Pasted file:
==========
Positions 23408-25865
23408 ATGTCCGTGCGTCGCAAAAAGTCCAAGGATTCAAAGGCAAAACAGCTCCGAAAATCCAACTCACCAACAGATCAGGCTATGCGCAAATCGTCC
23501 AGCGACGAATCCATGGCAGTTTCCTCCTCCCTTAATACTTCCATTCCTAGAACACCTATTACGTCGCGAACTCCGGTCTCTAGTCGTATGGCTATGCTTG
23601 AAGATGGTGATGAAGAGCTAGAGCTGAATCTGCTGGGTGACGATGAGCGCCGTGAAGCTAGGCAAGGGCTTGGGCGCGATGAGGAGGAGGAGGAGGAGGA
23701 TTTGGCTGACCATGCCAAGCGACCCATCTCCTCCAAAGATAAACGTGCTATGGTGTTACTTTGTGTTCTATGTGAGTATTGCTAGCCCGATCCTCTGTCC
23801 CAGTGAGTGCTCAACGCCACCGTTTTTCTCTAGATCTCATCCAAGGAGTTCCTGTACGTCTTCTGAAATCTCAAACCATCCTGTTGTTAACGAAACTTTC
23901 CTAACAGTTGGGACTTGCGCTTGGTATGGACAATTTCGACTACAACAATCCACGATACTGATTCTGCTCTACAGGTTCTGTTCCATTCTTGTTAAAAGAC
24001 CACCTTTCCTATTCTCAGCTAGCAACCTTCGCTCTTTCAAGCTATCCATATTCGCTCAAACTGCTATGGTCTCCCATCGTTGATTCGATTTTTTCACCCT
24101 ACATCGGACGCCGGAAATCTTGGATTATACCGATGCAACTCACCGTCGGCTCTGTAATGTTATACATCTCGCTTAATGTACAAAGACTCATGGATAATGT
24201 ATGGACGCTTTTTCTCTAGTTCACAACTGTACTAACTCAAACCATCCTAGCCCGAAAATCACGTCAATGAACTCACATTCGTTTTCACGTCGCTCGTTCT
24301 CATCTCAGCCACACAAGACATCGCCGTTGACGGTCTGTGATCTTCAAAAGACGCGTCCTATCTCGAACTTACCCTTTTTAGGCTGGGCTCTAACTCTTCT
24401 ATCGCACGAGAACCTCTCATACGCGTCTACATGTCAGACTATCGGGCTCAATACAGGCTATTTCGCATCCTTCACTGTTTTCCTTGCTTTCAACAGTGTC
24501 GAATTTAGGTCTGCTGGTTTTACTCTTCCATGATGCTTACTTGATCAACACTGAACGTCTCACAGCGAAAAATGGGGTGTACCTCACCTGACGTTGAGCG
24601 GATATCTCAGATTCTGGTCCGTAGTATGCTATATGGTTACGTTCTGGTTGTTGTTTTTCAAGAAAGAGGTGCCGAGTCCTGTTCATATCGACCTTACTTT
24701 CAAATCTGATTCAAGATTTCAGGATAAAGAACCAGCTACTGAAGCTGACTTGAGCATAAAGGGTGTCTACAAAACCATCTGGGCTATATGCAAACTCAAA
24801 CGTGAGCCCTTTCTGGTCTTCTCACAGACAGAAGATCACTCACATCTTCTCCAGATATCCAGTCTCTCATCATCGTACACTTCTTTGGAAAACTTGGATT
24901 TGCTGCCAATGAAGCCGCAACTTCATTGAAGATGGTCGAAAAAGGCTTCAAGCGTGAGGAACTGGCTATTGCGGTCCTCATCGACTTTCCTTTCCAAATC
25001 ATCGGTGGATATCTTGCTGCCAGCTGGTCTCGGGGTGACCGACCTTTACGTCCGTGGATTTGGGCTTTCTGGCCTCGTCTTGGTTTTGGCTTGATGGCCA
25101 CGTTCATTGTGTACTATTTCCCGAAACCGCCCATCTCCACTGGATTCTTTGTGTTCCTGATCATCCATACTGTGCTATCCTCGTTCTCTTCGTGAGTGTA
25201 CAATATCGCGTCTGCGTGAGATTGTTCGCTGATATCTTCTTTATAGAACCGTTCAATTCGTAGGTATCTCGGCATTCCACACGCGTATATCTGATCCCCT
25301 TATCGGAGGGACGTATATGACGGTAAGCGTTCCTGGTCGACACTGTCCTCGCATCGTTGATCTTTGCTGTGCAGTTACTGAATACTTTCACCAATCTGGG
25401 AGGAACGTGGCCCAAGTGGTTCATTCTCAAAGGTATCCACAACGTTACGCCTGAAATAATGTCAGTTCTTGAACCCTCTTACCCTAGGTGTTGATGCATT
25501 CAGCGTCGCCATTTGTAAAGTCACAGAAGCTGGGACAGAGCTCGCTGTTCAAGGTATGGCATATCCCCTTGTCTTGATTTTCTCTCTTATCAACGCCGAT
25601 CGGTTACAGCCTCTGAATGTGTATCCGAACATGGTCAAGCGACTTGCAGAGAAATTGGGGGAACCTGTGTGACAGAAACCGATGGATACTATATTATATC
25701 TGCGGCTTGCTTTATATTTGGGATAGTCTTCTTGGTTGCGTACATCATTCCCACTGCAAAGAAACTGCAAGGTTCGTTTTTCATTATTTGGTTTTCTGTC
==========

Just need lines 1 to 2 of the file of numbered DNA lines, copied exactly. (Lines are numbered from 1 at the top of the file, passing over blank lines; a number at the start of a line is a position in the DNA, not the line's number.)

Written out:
Positions 23408-25865
23408 ATGTCCGTGCGTCGCAAAAAGTCCAAGGATTCAAAGGCAAAACAGCTCCGAAAATCCAACTCACCAACAGATCAGGCTATGCGCAAATCGTCC